At a rally with the Sacramento Kings, Will C. Wood Middle School proudly honored six Spartans who achieved a perfect 600 score on their California Standards Tests in math last spring.
Students recognized are seventh-graders Soua Chang, Leslie Tapia and Jaqueline Velasco-Zarate and eighth-graders Aisha Castro, Macy Chenh and David Vong.
The “perfect six” met Kings guard Jimmer Fredette, who posed for a photo with the kids. They were also presented with a trophy by Principal Mary DeSplinter. Proud parents joined in the celebration and were honored with bouquets of flowers. Great job Spartans!
Will C. Wood Middle School is one of 11 SCUSD schools that completed the district’s Welcoming Schools Certification Process last year. The process requires schools to complete six “milestones” related to improving school climate and strengthening community partnerships.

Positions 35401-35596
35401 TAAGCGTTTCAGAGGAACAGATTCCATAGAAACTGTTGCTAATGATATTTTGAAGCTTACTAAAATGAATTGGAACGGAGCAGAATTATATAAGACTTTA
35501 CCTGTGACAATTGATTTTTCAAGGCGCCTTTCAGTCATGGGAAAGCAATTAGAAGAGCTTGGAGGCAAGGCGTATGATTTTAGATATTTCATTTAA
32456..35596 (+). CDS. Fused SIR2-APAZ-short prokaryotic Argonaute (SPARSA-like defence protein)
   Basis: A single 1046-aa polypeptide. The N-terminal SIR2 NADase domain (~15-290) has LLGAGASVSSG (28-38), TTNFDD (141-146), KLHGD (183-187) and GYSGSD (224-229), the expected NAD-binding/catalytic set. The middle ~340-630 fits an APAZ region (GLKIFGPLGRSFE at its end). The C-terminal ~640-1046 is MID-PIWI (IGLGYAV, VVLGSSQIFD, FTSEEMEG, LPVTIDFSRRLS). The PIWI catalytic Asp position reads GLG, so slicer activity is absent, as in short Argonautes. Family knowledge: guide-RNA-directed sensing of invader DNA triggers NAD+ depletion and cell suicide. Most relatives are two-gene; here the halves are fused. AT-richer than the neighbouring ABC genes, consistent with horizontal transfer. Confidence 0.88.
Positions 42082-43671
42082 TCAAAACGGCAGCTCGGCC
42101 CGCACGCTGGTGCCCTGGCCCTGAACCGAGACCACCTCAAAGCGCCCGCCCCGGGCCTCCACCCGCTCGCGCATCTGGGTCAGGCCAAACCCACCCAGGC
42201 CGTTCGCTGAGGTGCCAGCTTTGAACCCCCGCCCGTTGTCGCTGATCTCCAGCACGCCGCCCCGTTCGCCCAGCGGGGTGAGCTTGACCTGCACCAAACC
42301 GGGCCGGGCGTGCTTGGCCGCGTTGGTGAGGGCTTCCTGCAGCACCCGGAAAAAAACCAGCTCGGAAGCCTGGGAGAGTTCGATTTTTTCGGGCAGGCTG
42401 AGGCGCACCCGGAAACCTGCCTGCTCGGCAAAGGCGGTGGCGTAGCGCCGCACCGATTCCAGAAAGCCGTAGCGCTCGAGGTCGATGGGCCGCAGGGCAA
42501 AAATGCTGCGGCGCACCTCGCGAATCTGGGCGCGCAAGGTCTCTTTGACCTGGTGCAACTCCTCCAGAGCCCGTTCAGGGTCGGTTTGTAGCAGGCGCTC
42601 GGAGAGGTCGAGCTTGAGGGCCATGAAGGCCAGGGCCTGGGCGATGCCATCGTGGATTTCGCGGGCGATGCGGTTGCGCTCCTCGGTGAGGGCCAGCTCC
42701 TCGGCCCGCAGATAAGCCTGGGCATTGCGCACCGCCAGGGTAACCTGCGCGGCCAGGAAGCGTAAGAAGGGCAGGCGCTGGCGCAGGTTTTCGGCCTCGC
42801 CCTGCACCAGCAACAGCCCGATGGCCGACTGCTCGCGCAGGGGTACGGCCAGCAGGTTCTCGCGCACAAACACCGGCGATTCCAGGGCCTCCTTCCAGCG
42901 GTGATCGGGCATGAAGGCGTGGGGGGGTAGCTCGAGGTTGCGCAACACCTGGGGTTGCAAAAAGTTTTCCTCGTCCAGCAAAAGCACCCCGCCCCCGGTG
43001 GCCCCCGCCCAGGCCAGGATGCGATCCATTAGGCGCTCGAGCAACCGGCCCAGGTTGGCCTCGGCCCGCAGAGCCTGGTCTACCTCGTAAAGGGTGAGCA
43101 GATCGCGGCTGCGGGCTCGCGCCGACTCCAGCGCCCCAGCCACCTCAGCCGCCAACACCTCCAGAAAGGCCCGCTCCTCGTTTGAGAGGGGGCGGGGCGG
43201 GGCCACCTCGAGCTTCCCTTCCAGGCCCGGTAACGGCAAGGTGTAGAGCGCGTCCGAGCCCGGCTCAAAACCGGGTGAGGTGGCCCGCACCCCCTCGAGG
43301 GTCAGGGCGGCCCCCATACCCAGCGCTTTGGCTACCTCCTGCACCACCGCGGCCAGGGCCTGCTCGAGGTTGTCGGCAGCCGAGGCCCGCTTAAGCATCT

The goal of the initiative is to stimulate partnerships between community organizations and schools, make families feel comfortable and welcome at schools, validate families on their efforts and foster a mutual understanding that families are part of the school’s and district’s decision-making process.
The following sites are Welcoming Schools Certified:
Albert Einstein Middle School
Camellia Basic Elementary School
Ethel I. Baker Elementary School
Hiram Johnson High School
John F. Kennedy High School
Maple Elementary School
Mark Hopkins Elementary School
Peter Burnett Elementary School
Susan B. Anthony Elementary School
Will C. Wood Middle School
William Land Elementary School